Andrea Jenkyns has pledged to put making it easier for small businesses to take on apprentices at the top her agenda as skills minister – although she is yet to be party to departmental conversations about making this happen.
The minister was appointed to the skills brief, which involves responsibility for apprenticeships, in July in Boris Johnson’s reshuffle before he resigned as prime minister. Jenkyns was reappointed to the role last month by new leader Liz Truss.
Jenkyns told the Conservative party conference this week that her “big focus” is improving engagement with employers in apprenticeships. She said: “How can we make the process easier for employers, especially if you are a one-man band where you wear several hats, it can be a cumbersome process and it has got to be easy.”
Her comment came after chancellor Kwasi Kwarteng said that too often regulation and “stifling red tape” holds “business and Britain back”, adding that there are “too many rules for small business owners who want to take on an apprentice” in his keynote conference speech this week.
But Jenkyns said she had not been part of ministerial conversations about tackling this issue to date.
“Look, I can’t say what discussions the chancellor is having in his department. We do have bilateral meetings, you know with the education secretary [Kit Matlhouse], but I haven’t been party to those yet,” she told FE Week.
“But I know the department, speaking to not only the civil servants but Kit and the rest of the team, we do want to unshackle businesses to be able to really take on more apprentices. So I say watch this space. I know it’s a cliché saying that, but it’s something the secretary of state and myself are really passionate about because it’s vital. It’s a no brainer, we’ve got to make it easier for businesses to take on apprentices.”
Her comments come six months after the then-skills minister Alex Burghart committed to “reduce friction” for small employers using the apprenticeships system.
The digital apprenticeship service was launched in April 2017 but was only for levy-paying employers to manage and spend their apprenticeship funding.
Small and medium-sized enterprises (SMEs) fully transitioned onto the service in April 2021, meaning that all apprenticeship starts must now go through the system rather than procured non-levy contracts held by training providers.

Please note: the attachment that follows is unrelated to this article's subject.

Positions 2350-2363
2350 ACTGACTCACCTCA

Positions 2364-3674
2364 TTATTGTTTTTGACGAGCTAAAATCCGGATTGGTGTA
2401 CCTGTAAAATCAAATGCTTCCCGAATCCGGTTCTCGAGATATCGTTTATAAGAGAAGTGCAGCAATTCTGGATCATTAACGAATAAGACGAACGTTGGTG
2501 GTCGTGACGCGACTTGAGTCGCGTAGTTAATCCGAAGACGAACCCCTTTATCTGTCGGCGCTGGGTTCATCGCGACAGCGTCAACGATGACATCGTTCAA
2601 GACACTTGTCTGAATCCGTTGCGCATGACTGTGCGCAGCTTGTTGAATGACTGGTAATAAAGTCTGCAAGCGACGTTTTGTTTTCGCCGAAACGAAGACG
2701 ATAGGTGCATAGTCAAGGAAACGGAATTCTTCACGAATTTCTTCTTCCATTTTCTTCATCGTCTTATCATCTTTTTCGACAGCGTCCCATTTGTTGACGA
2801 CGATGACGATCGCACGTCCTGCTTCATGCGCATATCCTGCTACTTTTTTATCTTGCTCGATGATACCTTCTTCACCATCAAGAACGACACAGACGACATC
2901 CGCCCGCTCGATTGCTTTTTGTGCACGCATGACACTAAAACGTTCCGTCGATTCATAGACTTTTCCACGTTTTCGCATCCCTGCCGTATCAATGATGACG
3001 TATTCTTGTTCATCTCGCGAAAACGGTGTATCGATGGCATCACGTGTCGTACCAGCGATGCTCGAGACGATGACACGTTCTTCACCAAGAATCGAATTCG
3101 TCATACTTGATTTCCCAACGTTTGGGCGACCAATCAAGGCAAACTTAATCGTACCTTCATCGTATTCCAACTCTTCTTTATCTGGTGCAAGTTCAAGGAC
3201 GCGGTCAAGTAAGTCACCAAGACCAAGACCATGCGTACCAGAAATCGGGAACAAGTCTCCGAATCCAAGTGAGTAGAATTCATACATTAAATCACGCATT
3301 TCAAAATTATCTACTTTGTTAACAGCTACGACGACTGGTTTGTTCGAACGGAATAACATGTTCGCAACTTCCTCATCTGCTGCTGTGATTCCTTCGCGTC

Burghart said this has been a “time of significant change” and recognised there are concerns that this “new way of working” has introduced some “additional administration, which has been burdensome for providers, and for particularly for SMEs”.
He revealed in March that he had asked his officials to run a “series of hackathons on the system” to “make sure that we can make it as effective as it can be and reduce as much friction as possible so that we can encourage more SMEs to get involved”.
Asked what progress had been made since this commitment, the Department for Education told FE Week: “We will continue to work with the sector and employers to explore ways to remove barriers to engagement for employers, apprentices and providers.”
Tina McKenzie, the policy and advocacy chair of the Federation of Small Businesses, said it is “refreshing to hear DfE ministers talking so directly about unshackling and incentivising businesses to take on more apprentices”.
She said that two-fifths of small businesses with apprentices say that recruiting and training costs “are on the up – so they could streamline some of the requirements, there”.
Jane Hickie, chief executive of the Association of Employment and Learning Providers, said that too many small and medium-sized enterprises (SMEs) find the apprenticeship system “too difficult to navigate – citing bureaucracy, cost, time, and administrative constraints”.
Recruitment, onboarding and navigating the funding rules are also raised most frequently by SMEs and the providers who support them.
Hickie said she the DfE “clearly recognise the scale of the problem and have committed to undertaking a simplification project – which is welcome”.
Other priorities Jenkyns listed off at the Conservative party conference included raising the “parity of esteem” between academic and technical education, continuing the rollout of T Levels, and introducing the lifelong loan entitlement in 2025.